What is the lambda variant and how contagious is the strain of COVID-19?

Coronavirus

GLASGOW, SCOTLAND – FEBRUARY 19: Clinical support technician Douglas Condie extracts viruses from swab samples so that the genetic structure of a virus can be analysed and identified in the coronavirus testing laboratory at Glasgow Royal Infirmary, on February 19, 2020 in Glasgow, Scotland. (Photo by Jane Barlow – WPA Pool/Getty Images)

DALLAS (NewsNation Now) — Although delta remains the most prevalent variant, the lambda strain of COVID-19 is starting to emerge and there’s little known about it.

“We do not know whether this is going to be better or worse than delta, there’s not enough information,” said Dr. Andrew Yurochko, with LSU Health Shreveport.

According to the World Health Organization, lambda was first discovered in Peru last year. Since April, it’s been responsible for more than 80 percent of cases reported there.

It’s now taken over other parts of South America, including Chile, Ecuador, Colombia, Argentina, and Brazil. Now, 44 American states have reported lambda cases and WHO has labeled it “a variant of interest.”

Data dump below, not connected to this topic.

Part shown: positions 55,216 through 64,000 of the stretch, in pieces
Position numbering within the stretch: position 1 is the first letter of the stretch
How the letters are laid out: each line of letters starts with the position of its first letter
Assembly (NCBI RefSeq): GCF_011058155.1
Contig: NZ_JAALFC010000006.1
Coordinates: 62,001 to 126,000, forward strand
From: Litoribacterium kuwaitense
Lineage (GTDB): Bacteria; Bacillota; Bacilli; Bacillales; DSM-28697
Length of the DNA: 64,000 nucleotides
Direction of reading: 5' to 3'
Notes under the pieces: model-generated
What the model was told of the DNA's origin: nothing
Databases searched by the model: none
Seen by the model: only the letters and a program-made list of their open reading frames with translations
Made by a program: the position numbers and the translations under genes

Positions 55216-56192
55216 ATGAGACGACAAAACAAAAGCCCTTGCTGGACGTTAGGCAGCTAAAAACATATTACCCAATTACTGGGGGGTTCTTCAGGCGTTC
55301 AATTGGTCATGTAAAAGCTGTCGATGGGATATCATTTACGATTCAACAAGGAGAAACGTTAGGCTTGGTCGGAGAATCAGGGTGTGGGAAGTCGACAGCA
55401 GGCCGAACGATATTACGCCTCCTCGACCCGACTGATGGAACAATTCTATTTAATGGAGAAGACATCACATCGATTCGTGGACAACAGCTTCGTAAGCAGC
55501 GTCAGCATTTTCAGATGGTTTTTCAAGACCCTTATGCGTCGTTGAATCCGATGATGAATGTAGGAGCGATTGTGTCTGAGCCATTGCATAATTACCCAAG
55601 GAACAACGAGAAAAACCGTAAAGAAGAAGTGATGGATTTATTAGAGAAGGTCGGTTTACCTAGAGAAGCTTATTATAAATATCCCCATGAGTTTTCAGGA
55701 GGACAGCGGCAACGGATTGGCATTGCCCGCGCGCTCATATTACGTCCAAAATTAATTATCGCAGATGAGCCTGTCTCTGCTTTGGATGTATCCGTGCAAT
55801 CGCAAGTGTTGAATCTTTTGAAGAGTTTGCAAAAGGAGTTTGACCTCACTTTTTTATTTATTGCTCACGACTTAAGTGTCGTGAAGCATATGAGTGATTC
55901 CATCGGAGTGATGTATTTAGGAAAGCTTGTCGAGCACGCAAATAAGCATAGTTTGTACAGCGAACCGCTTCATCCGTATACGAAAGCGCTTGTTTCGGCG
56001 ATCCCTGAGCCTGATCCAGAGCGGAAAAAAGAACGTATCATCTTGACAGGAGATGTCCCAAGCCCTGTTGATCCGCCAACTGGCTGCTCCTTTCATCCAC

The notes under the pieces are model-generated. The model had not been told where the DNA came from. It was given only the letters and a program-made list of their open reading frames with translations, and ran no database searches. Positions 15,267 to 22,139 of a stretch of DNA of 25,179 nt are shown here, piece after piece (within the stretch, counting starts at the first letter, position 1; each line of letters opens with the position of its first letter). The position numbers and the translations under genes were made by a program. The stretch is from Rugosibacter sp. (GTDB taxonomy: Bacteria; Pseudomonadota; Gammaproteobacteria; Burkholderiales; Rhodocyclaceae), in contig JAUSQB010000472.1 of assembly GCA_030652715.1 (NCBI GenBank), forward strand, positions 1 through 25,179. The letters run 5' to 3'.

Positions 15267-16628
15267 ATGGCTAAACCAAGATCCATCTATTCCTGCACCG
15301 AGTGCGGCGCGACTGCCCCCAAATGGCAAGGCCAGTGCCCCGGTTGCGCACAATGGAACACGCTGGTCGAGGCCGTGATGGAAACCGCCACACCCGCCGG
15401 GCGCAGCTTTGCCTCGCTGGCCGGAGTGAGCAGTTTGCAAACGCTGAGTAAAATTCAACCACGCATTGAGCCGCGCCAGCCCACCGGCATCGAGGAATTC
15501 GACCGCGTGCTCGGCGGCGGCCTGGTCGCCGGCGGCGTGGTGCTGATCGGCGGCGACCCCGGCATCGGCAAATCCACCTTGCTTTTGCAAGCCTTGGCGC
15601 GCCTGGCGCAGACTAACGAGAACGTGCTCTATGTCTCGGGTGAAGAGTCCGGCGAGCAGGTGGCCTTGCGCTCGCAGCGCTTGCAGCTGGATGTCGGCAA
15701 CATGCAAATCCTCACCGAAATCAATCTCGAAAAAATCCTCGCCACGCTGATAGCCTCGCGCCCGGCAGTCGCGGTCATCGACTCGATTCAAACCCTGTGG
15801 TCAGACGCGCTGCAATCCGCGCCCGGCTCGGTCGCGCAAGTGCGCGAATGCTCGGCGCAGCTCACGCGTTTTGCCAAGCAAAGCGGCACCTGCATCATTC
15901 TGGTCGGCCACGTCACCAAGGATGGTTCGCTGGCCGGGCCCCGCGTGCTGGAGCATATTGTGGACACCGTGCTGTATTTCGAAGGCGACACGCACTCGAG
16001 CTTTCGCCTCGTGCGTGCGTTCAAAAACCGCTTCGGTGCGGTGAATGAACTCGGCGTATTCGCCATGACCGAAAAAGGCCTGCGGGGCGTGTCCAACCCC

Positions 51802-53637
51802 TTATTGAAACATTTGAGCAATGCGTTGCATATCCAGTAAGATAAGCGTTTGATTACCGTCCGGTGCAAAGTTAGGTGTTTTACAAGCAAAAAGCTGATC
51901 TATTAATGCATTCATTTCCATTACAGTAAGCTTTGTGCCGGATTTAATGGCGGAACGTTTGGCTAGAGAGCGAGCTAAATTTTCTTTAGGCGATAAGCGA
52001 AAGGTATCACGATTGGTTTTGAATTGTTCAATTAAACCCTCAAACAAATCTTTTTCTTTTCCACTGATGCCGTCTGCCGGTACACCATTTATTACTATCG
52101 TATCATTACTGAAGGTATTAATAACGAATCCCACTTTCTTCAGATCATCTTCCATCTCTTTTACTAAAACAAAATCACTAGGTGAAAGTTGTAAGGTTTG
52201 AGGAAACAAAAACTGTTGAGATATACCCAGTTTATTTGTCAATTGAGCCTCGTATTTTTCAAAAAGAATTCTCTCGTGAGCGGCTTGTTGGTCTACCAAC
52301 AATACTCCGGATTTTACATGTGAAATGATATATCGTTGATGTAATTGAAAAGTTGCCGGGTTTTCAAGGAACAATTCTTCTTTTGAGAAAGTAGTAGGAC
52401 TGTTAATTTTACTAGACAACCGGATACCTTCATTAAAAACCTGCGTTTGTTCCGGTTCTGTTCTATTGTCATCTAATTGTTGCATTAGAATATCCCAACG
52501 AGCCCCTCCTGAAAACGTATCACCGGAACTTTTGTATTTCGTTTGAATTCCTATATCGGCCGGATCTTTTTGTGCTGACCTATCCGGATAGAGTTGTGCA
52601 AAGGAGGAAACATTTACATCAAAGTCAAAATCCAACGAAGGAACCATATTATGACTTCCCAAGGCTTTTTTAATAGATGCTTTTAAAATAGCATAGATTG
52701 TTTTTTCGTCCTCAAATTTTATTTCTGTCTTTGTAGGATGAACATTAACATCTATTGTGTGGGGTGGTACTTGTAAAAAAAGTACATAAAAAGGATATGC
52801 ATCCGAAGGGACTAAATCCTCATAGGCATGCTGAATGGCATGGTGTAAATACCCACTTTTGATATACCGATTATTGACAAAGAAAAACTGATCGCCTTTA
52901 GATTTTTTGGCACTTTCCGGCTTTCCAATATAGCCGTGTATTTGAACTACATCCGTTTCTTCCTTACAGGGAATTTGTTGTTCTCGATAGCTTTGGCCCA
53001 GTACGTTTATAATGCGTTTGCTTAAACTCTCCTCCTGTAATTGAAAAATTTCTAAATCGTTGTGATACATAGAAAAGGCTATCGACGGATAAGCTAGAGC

“It should surprise nobody that we are going to have further evolution of this virus into other variants,” said Dr. Joseph Gastaldo, medical director of infectious diseases at OhioHealth.

Two recent studies found lambda to be more infectious than older versions of coronavirus and more resistant to vaccination antibodies. The studies, done in New York and Japan, are not yet peer reviewed.

“It’s definitely more infectious, and we may not be protected from it,” said Dr. Martha Whyte, with the
Louisiana Department of Public Health.

Many doctors maintain the COVID-19 vaccines are effective against lambda and remains your best chance at protection.

“Every person who’s unvaccinated is really a little incubator for developing a new variant,” said Dr. David Weber, with the Society for Healthcare Epidemiology of America.

One of the first lambda cases in the United States was discovered at Houston Methodist Hospital. Dr. Wesley Long works there and says studying and understanding new mutations of COVID-19 is critical.

“It is important to keep studying the variants and looking for new variants or any changes that might render vaccines or therapies less effective,” Long said.

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